Hiking in the Silver Peaks Scenic Reserve, Dunedin
Hiking in the Silver Peaks Scenic Reserve is one of the best things to do in Dunedin for lovers of the outdoors. You’ll get heaps of wide-ranging views, from the coastlines north and south of Dunedin to the Taieri Plains and beyond. I’ll show you how to make the most of a trip to the Silver Peaks, including what I believe is the best option for a day hike.
The Silver Peaks Scenic Reserve is located just past Waitati on the road north from Dunedin. You’ll pass by the turnoff when driving between Dunedin and Oamaru (Double Hill Road, which eventually becomes Mountain Road). Keep following that and you’ll eventually reach the car park. Hopefully there’ll be other cars there – I didn’t see an obvious sign when driving but the cars were evidence enough. You’ll get some nice views of Warrington Beach and Blueskin Bay from to the road, and while it’s gravel and a bit rough it shouldn’t give you too many problems.
Hiking in the Silver Peaks Scenic Reserve
We started our hike from the car park on Mountain Road and were soon hiking uphill through the forest. There isn’t much to see on the first part of the track, but you’ll get the occasional glimpse of the surrounding scenery. You’ll soon see a turnoff to Swampy Summit (close to the Pineapple Track), but keep heading up towards Jubilee Hut if you want to follow this route.
Above the Treeline
After a steady climb you’ll eventually trade the forest track for exposed exposed ridges. The views really start to open up at this point and they don’t soon stop. You can see down emerald green valleys, rocky summits and the blue expanse of the Pacific Ocean.
The track in this part is exposed and it gets pretty windy – make sure to check the weather before going as it can change quickly (more on that later though). The views keep getting better the further you go up. I found a little detour track that took me to a little rocky hill, and from there it was a short walk to Pulpit Rock.
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Pulpit Rock is one of the main features on this track but it didn’t even have a sign. We didn’t know what it looked like so were a little confused as to whether we’d found it, but later photo searches proved that it was in fact Pulpit Rock. Apparently you can climb it but we didn’t see a route. If you’re feeling tired you could turn back at Pulpit Rock, but a little more effort will reap great rewards.
From Pulpit Rock you’ll walk downhill for a few minutes before coming to a short climb up what appears to be the highest point in the area. You can see this summit from quite a distance, and it’d be hard to miss (you can see the track going up). As this is one of the highest points on the track it makes for the perfect endpoint to this Silver Peaks day hike. You could continue to Jubilee Hut, but it’s further downhill, meaning you’ll have to walk all the way back up. I reckon the views wouldn’t be as good either.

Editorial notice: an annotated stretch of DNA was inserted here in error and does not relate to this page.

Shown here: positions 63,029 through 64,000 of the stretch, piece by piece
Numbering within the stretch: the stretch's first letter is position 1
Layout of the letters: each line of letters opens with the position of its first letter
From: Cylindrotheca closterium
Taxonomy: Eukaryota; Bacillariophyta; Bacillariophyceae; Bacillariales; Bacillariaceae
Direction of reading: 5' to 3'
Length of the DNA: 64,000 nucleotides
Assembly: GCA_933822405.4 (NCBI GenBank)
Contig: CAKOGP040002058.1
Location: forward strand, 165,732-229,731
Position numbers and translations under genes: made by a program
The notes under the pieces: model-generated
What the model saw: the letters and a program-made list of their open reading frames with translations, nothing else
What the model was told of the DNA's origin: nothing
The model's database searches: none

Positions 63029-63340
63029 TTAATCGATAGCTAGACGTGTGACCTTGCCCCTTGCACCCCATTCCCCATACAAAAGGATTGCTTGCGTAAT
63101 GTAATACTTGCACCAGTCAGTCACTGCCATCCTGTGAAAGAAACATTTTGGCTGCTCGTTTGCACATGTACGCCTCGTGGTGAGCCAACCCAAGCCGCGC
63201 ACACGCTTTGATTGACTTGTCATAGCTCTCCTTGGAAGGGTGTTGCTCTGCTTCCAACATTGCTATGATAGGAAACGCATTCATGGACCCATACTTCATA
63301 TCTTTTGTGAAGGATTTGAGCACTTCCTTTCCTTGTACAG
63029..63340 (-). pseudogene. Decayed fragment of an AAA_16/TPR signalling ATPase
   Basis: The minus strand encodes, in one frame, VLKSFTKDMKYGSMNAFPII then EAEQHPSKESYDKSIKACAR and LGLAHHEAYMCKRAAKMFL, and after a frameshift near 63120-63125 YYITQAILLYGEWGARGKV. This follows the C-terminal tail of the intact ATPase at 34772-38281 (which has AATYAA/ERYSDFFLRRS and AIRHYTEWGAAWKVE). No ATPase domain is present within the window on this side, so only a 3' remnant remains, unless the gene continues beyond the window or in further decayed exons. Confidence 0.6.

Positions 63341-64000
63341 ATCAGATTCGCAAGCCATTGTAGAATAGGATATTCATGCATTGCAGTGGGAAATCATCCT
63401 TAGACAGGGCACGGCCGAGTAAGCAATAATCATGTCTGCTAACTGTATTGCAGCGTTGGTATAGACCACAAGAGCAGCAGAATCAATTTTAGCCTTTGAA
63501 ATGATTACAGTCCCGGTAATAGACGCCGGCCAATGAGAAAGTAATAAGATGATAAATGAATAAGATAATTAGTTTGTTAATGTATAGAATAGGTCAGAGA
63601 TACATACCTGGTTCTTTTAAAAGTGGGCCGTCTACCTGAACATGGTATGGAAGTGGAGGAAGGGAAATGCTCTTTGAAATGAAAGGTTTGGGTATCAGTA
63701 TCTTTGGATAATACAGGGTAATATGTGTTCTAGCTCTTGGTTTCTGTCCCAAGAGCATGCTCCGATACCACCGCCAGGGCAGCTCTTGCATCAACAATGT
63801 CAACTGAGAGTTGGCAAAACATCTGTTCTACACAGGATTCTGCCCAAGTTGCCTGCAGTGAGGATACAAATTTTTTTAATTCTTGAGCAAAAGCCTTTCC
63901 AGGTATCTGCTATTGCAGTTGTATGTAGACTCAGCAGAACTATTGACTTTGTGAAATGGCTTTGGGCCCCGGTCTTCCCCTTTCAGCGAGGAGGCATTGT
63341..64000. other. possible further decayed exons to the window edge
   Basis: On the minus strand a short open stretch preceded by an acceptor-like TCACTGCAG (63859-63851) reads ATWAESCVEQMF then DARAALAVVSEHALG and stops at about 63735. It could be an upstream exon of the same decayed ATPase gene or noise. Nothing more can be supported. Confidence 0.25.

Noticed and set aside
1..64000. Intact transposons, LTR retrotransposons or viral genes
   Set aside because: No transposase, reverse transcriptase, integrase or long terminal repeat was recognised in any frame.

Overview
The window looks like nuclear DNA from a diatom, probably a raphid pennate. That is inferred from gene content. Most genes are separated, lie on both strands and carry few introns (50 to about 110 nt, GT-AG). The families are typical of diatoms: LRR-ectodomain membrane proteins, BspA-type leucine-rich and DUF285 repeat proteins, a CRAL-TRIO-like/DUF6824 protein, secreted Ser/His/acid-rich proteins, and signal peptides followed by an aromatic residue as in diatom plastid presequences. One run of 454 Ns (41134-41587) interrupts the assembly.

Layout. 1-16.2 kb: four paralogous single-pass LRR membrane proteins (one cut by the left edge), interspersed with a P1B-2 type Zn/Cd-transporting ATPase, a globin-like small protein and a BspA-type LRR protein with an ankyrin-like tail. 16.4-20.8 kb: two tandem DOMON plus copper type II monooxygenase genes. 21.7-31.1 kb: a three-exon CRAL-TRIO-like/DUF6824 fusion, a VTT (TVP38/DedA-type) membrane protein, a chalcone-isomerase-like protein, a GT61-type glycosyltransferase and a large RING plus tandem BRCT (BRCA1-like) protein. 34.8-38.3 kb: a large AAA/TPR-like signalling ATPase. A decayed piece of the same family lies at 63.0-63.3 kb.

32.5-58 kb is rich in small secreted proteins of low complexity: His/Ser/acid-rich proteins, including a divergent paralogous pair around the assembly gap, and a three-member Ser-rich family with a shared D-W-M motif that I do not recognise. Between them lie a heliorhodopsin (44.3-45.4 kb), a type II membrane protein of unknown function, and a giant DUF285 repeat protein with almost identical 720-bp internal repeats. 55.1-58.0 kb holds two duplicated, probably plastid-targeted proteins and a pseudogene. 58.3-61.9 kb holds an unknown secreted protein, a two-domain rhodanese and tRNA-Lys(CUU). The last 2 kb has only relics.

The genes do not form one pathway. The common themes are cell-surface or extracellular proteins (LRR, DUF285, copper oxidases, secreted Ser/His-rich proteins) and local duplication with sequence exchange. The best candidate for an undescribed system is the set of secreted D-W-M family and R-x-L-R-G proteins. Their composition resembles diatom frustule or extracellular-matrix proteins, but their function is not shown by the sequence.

At the top there’s a little side track that takes you to a viewpoint overlooking some rocky mountains. This is one of the best views in the Silver Peaks – it reminded me a bit of some of the viewpoints at Roys Peak and Ben Lomond (without the snow-capped mountains).
From that point you can continue to Jubilee Hut and beyond or head back to the car park. Like I said before, I can’t imagine the views get too much better but if you’re looking for a full day hike or want to stay the night in Jubilee Hut it could be worth looking into. For most though, the route I’ve explained here will be more than good enough. On the way back down (or up) you should stop off at the big rock shown below (you’ll see a little track leading to it).
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Silver Peaks FAQs
- Is the walk hard? There’s quite a bit of uphill hiking involved but it’s mostly a steady climb. The track is muddy in parts, so you’ll want to wear hiking boots if you’ve got them.
- How long does it take? It took us just under five hours to do this hike, but we stopped at the top for well over half an hour and did a few little detours (and took heaps of photos). We also saw people running up, so it could be a good option if you’re trying to build up some fitness.
- What about the Weather? The Silver Peaks has been the scene for a few rescue operations over the years. Cloud and fog can roll in and the weather can change very quickly. It’s straightforward when the weather is good but I can see how it’d be easy to get lost in poor conditions. Make sure to check the weather before you go and only head out if the forecast is good.
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